Site icon Wonderful Engineering

7 Strange Things That Have Been Left On the Moon

Since Neil Armstrong set foot on the Moon, human beings have gotten used to accomplishing this feat. We no longer consider it as something out of the ordinary, and are already setting sights on conquering the space even further. With rovers dissecting Mars and satellites traveling 3 billion miles to reach Pluto, there is no reason why we ever need to stop thinking otherwise. But if you travel to the moon today, you might find pretty bizarre and interesting things other than the prevalent rubble and moon dust. Here is a list of 7 weird things human beings have sent to the moon over time:


Other than holding the feat of being the 5th and the oldest person who visited the moon, Alan Shepard also is the first man to play a round of golf there. In his own words, the ball went “miles and miles” when he hit it using a Wilson-branded six-iron club head attached to a lunar sample scoop handle. Shepard made two drives, and although he brought the club back to Earth, which is now currently residing in the United States Golf Association Museum in New Jersey, but he couldn’t retrieve the balls due to the sheer distance travelled by them.

Picture Credits: USGA/USGA Museum


Pic Credits: NASA – Public Domain, Wikimedia Commons

Some would say the space is a canvas itself, with nature creating the most magnificent and meaningful pieces of art on it. But on a more humanly perceivable scale, there is some art in the space other than on our planet. One example is of the Fallen Astronaut, which is a 3.3-inch aluminium model created by Belgian artist Paul Van Hoeydonck. It was placed on the surface by the crew of the Apollo 15, intended to honor and commemorate the brave and committed astronauts and scientists who died while pursuing space exploration. It has the distinction of being the first sculpture on the moon, but Van Hoeydonck wasn’t too satisfied about it, saying that he intended it to be placed upright so that it can represent all humanity.


Picture Credits: offbeatoregon

Although this could turn out to be truly confusing for the future moon explorers in case record of this move somehow vanishes, Apollo 15 astronaut James Irwin left a small piece of solidified lava extracted from a lava site in Oregon on the moon. This rock was extracted from Devil’s Lake near Bend, Oregon, where the astronauts were living with the locals while practicing taking rock samples. James Irwin lived with a building inspector Floyd Watson, and five years later Irwin took the rock up to the moon upon Watson’s insistence. As a proof he sent a photograph of the rock with a handwritten note stating “Oregon Lava on the Moon!”

This image of Floyd Watson’s photo of his piece of rock on the moon, autographed by astronaut James Irwin, ran on the front page of The Bend Bulletin on Oct. 2, 1971. (Picture Credits: Bend Bulletin)


Picture Credits: umich
So after placing the piece of Oregon Lava and the art sculpture called “The Fallen Astronaut”, the Apollo 15 crew (David Scott, James Irwin, and Alfred Worden in the Command Module) still had enough time to lay the foundation of the first space-based chapter of their university’s  alumni association.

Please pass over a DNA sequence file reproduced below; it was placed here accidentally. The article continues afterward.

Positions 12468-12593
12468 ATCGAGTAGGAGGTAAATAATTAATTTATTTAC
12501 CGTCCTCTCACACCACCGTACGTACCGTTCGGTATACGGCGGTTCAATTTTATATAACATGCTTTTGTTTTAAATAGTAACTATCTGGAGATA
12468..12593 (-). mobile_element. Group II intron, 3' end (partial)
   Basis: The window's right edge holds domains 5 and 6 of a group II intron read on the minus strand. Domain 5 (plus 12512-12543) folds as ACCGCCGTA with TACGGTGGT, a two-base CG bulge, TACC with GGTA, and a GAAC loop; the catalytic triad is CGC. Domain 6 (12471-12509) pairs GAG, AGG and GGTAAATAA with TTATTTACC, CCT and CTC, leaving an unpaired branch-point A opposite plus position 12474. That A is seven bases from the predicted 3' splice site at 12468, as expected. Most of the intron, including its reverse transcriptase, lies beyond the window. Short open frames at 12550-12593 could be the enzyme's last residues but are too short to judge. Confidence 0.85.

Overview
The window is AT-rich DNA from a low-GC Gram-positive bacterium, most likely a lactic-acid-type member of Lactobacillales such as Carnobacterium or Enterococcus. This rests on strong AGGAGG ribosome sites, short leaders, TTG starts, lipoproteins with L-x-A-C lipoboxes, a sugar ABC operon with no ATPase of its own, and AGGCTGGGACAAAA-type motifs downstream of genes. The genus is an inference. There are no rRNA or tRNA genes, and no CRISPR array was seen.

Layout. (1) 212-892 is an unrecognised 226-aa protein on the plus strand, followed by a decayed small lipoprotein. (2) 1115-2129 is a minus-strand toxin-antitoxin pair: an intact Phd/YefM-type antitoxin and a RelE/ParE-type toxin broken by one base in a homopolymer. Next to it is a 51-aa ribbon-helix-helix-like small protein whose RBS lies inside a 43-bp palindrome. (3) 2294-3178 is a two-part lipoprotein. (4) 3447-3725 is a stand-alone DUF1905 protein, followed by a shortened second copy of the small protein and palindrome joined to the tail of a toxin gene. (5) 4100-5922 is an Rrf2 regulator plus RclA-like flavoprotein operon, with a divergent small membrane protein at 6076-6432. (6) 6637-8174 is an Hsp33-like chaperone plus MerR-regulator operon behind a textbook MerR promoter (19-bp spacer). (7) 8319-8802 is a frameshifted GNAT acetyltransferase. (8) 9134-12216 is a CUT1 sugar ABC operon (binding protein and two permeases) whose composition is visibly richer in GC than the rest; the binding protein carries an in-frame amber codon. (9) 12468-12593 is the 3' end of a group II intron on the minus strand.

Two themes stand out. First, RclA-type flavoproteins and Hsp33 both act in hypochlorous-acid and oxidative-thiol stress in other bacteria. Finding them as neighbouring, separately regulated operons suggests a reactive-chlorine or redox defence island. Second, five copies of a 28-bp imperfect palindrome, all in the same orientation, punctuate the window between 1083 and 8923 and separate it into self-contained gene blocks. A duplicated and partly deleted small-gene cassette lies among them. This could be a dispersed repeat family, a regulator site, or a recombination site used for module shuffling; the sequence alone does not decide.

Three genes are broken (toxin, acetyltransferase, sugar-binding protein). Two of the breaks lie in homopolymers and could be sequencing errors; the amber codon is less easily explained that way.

All three of the astronauts were alumni of the University of Michigan, and in an attempt to add to the legacy of their university, they left behind a small plaque containing the words, “This is to certify that The University of Michigan Club of The Moon is a duly constituted unit of the Alumni Association and entitled to all the rights and privileges under the Association’s Constitution.”

Picture Credits: NASA


Pic Credits: theatlantic
Taking picture of the moon seemed to be too mainstream for the Apollo 16 astronaut Charles Duke, so he decided to rather take a photo to the Moon instead. He took a nice photograph of him, his wife Dorothy, and their sons Charles and Thomas sitting on a bench; put it inside a plastic bad and left it on the moon for the aliens to admire his family life. The back of the photograph reads “This is the family of Astronaut Duke from Planet Earth. Landed on the Moon, April 1972.”

It is unlikely that after 44 years this picture will still be present on the moon considering all the harsh sunlight and extreme temperatures, but the gesture itself was quite remarkable.


Pic Credits: mentalfloss

When Apollo 12 visited the Moon in late 1969, they took a ceramic plate with them that contained artwork by six prominent artists. The ceramic wafer was titled “Moon Museum”, and it had artistry by the likes of Robert Rauschenberg, David Novros, John Chamberlain, Claes Oldenburg, Forrest Myers, and Andy Warhol. The wafer was unofficially attached to the leg of the landing module, and since the module was left behind when the return flight commenced, the artistic piece should still be up there.


When Neil Armstrong and Buzz Aldrin first stepped on the moon, their own journey and testimonials weren’t the only things that made history. They also left behind a silicon disk which was 1.5 inches across and contained goodwill messages from prominent figures by leaders ofy 75 countries, including Pope Paul VI, Indira Gandhi, and Queen Elizabeth II as well as statements from Dwight Eisenhower, John F. Kennedy, Lyndon Johnson, and Richard Nixon. The silicon disc was designed to remain intact for thousands of years and is a great symbol of universal solidarity towards the cause of space travel.
Pic Credits: wikipedia

Have any more cool things you know which are present on the moon?

Share them in the comments’ section below!

Exit mobile version